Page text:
Look at how police responded to the community in our loss, our grief, our anger. Our disappointment in a system that we were trained to believe in, that we are now realizing is failing us, has always failed us. That system was never really built for black folx.
The police response was framed around wanting things to go back to normal.
I don’t think they understood that what we were watching in real time was a mass funeral. From coast to coast in America, people took to the streets and they grieved together. Anyone who’s been to a funeral, anyone who’s been in a space where death is being recognized and where people are engaging in empathy and solidarity knows it’s going to be intense, it’s not going to be pretty. It’s not going to be easy; it’s going to feel uncomfortable and those systems are not used to feeling uncomfortable. They are used to making other people and communities uncomfortable.
We were saying the murder of James Scurlock was unacceptable to us. The murder of Breonna Taylor, the murder of George Floyd, the murder of Ahmaud Arbery, the murder of Nina Pop, the murder of Tony McDade, the murder of so many black folx that we have seen in real time taken from us. We were not okay with it anymore and we were eulogizing them in the streets.
The biggest loss that we experienced in our community during these protests was that of James Scurlock. And we had the county tell us that James’ murder was self defense, therefore it wasn’t a crime. I don’t think that we gave our community the respect and space it needed to process what we were experiencing. My fear is that we have had this wound of trauma that is going to scab over and be another circumstance that becomes infected. Another Vivian Strong situation. Another situation where our people are going to have to choose to forget just to get by.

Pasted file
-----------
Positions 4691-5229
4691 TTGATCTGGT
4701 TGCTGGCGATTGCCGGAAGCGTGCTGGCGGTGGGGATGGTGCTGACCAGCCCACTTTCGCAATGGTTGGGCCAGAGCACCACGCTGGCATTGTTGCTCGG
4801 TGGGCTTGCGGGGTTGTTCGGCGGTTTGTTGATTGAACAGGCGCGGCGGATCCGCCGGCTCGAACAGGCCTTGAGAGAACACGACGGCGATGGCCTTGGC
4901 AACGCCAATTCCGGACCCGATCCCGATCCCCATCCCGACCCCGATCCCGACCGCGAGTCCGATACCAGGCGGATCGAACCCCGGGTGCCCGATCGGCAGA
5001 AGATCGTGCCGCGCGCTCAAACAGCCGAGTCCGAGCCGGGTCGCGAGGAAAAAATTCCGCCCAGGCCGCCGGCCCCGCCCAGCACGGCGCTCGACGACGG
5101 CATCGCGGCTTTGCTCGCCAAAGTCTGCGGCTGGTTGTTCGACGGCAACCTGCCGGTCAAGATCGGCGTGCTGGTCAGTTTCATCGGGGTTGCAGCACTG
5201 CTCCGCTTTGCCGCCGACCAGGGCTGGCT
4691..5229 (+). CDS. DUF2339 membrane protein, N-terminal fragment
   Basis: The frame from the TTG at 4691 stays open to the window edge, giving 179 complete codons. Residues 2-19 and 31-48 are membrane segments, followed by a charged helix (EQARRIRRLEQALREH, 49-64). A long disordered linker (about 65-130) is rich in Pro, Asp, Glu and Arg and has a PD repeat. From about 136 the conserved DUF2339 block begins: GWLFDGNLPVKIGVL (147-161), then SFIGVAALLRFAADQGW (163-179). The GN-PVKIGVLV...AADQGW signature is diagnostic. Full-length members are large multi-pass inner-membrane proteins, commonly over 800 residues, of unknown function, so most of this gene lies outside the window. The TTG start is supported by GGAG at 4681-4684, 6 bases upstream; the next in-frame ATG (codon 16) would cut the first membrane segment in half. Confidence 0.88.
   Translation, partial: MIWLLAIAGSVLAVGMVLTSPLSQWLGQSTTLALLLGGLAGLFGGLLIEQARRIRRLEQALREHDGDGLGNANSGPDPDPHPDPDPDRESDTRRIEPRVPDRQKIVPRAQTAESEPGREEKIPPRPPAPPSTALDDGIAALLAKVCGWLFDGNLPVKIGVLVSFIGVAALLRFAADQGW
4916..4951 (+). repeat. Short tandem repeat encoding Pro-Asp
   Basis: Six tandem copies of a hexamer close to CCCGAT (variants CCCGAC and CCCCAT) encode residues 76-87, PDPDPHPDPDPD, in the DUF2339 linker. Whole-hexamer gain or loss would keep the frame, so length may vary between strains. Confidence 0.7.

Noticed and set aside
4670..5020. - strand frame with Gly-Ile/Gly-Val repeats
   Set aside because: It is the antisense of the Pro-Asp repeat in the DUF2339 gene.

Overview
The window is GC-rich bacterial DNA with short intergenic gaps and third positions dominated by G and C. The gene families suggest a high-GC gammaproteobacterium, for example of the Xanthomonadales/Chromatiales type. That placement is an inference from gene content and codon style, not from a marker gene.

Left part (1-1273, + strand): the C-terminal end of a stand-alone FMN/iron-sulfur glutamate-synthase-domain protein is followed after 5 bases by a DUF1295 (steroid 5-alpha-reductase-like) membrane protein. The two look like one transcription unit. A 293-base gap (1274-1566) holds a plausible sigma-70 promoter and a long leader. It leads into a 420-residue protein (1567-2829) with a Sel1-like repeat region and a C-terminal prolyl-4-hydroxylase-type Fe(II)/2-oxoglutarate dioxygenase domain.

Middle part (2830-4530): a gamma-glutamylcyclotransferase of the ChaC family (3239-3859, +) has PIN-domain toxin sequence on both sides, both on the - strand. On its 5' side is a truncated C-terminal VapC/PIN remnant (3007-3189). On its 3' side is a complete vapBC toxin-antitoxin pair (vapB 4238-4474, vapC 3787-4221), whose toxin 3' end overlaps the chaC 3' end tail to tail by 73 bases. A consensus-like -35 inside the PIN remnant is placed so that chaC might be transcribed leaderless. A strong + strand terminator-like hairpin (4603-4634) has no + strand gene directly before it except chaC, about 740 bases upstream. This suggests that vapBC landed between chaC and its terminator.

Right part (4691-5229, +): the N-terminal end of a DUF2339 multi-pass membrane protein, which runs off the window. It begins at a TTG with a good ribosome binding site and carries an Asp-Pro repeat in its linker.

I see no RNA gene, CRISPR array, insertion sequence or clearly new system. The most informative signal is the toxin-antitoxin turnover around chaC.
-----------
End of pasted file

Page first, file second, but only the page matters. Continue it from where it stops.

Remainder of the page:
When you look at systems of mass incarceration, you’re looking at people who have lost the right to speak up for themselves. People whose autonomy is not accessible, who are living under a curfew. And the louder you are about how you’re being treated and how you’re being harmed the more they want to silence you. Systems of oppression thrive on silence.
I remember at Tecumseh during the riots there, when we were fighting for food that wouldn’t make us sick, we were made to feel like our demands weren’t important.
We are important.
Our voices are important.
Our bodies are important.
Our energy is important.
Our communities are important. But none of these things that are so important are based on the systems of oppression that are dictating our lives.
Omaha was speaking truth to power and the most powerful systems in our city did not want to hear the truth.
I challenge you to continue to tell your truth. I challenge you to be comfortable getting uncomfortable. I challenge you to stop judging the way that people grieve. I challenge you to engage in empathy and really seek efforts that create opportunities for solidarity.
I challenge you to ask yourselves what type of community we want to have. We have the power to change what this community feels like, and there’s privilege in that. So I challenge you, whatever you can take on—do it.
Because the systems won’t stop. And we can’t either.